Where things can get muddy is how you use the terms “Rom” or “Romani” and “Gypsy”. Again, using established police terminology, “Romani” is the ethnicity, and we have no desire to label them in any negative way, and “Gypsy” refers to the existing subculture of Rom actively committing crimes, primarily the fortune telling spiritual work scam, as an established component of their culture, even to the extent that it’s actually a part of their arranged marital practices (see further down for details). Originally, those among the Rom population wanted people to make this distinction and refer to them as Rom or Romani, seeing the term “Gypsy” as having the same negative connotation as mobster, etc. The problem now is that they’ve done a 180 and now want to refer to themselves as Gypsy. That’s fine but where things get confusing, using their own race card attempt, is that it would be like African Americans deciding that they want to call themselves “Gangbangers” as their ethnic identity now, and are demanding that police no longer use “gang member” or “gangbanger” to help provide a description to a type of crime for the purpose of aiding in stopping it. The fact is the criminal subculture among the Rom exists and has no intention of stopping, at least they have not made a statement as such to the public declaring their intention to become law abiding citizens. So if they wish to redefine Gypsy as their ethnicity, then we’ll need to create a term for the criminal subculture as a means to warn people. For now, we’re satisfied with the police definition.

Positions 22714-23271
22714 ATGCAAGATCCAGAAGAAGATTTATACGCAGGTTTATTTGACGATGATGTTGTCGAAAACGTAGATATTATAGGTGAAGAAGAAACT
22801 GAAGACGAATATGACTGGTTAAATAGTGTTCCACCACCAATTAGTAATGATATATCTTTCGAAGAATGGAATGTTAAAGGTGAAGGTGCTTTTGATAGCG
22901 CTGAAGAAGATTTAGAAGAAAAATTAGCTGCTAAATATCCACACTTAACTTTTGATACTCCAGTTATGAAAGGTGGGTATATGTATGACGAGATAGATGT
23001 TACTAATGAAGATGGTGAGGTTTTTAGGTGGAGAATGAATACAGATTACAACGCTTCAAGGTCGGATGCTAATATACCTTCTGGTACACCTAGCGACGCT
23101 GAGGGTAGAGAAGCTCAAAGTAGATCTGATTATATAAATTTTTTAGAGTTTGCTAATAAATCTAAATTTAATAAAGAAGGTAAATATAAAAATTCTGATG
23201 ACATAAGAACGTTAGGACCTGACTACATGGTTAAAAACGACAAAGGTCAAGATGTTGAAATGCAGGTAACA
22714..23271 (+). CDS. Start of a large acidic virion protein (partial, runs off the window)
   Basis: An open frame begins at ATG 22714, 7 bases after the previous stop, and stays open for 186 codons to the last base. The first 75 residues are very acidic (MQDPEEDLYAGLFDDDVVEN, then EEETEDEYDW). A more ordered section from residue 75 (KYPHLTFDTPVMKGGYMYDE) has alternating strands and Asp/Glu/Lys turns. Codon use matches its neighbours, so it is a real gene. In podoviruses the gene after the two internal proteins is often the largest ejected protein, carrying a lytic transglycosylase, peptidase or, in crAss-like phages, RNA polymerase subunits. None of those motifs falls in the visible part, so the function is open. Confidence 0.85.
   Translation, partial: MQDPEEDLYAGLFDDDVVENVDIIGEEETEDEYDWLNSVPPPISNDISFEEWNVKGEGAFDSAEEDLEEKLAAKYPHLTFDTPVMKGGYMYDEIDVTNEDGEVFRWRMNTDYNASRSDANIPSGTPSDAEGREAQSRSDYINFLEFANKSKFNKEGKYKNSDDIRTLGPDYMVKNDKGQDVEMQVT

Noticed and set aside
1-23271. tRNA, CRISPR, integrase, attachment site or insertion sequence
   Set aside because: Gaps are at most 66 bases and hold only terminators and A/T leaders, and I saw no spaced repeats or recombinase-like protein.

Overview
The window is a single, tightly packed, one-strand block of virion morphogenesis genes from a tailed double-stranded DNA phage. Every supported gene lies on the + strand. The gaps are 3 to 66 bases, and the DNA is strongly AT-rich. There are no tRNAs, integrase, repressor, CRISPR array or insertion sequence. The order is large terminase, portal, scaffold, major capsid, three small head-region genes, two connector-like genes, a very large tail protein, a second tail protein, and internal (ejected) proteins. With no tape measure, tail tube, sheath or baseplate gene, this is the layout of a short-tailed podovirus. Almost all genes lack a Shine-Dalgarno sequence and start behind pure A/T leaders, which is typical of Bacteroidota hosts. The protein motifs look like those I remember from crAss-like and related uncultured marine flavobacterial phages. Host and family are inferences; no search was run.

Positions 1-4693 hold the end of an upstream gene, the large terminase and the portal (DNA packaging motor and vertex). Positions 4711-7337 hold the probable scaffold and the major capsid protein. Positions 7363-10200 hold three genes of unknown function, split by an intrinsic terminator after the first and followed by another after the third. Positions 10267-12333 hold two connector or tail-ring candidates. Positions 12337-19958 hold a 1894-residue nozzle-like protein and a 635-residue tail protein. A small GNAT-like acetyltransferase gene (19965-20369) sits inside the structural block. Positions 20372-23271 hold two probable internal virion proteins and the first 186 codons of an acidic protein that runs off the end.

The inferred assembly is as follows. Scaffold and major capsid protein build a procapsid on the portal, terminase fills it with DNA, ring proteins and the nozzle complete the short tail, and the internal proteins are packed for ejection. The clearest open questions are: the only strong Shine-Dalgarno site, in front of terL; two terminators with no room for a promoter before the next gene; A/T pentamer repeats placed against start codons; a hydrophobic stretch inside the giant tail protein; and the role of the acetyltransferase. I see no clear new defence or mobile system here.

Again, this subculture believes that stealing from those outside of their culture is perfectly acceptable. And this site was meant to warn people about the spiritual work crime being perpetrated specifically by Gypsy con artist families using an organized, interstate network. Our goal is to permanently end the ability for this specific confidence crime to be perpetrated any longer by creating an educated public who will be able to identify it before even considering visiting a fortune telling parlor. As the crime is part of the Gypsy subculture, and the structure and rules of this criminal subculture’s way of life are what enable it to get away with the scam across the country with no easy way to stop it, educating the public on the subculture will hopefully help root out the crime. After all, if the “Gypsy” population really does want to be treated equally, then naturally they should be all for this web site–we’re helping them root out the criminals among them so they can become the law abiding citizens they clearly must wish to be, right?